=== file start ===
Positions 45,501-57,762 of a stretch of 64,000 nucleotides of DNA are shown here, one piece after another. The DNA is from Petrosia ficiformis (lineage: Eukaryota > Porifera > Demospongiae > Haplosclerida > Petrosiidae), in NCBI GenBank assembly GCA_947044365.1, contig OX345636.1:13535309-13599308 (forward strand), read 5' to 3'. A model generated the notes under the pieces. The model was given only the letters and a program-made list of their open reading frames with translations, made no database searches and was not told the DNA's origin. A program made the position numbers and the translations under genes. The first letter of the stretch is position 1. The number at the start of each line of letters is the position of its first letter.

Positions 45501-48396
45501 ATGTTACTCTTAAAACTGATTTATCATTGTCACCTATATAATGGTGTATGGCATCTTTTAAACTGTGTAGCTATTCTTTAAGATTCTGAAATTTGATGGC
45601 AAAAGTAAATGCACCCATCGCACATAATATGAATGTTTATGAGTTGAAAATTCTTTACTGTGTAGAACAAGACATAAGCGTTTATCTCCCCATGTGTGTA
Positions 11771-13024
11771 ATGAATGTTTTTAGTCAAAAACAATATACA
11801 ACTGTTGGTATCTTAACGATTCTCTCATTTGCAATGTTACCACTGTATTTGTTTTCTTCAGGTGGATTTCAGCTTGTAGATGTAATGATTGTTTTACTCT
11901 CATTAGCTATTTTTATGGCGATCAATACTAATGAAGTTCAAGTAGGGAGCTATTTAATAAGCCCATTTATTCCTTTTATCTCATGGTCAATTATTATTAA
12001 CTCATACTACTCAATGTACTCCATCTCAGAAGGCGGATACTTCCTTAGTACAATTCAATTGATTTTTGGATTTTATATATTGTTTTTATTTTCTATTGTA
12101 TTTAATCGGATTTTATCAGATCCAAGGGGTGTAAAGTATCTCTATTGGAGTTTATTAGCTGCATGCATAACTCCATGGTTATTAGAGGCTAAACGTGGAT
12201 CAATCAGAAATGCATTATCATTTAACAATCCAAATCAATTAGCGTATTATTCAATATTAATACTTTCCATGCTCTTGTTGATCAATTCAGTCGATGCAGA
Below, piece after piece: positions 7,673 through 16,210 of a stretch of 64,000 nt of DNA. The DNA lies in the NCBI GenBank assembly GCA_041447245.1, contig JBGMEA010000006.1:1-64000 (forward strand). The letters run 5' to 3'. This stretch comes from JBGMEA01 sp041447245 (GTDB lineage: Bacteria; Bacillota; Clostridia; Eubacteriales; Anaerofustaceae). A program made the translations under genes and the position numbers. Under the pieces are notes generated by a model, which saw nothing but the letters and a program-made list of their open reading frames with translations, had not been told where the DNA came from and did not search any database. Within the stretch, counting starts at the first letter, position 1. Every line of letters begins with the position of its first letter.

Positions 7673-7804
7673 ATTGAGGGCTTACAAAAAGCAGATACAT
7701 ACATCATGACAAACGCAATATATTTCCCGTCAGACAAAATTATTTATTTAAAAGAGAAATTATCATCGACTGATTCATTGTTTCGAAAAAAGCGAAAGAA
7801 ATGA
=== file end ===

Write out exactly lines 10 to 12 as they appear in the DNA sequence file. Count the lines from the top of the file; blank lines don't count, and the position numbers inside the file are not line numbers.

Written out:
12101 TTTAATCGGATTTTATCAGATCCAAGGGGTGTAAAGTATCTCTATTGGAGTTTATTAGCTGCATGCATAACTCCATGGTTATTAGAGGCTAAACGTGGAT
12201 CAATCAGAAATGCATTATCATTTAACAATCCAAATCAATTAGCGTATTATTCAATATTAATACTTTCCATGCTCTTGTTGATCAATTCAGTCGATGCAGA
Below, piece after piece: positions 7,673 through 16,210 of a stretch of 64,000 nt of DNA. The DNA lies in the NCBI GenBank assembly GCA_041447245.1, contig JBGMEA010000006.1:1-64000 (forward strand). The letters run 5' to 3'. This stretch comes from JBGMEA01 sp041447245 (GTDB lineage: Bacteria; Bacillota; Clostridia; Eubacteriales; Anaerofustaceae). A program made the translations under genes and the position numbers. Under the pieces are notes generated by a model, which saw nothing but the letters and a program-made list of their open reading frames with translations, had not been told where the DNA came from and did not search any database. Within the stretch, counting starts at the first letter, position 1. Every line of letters begins with the position of its first letter.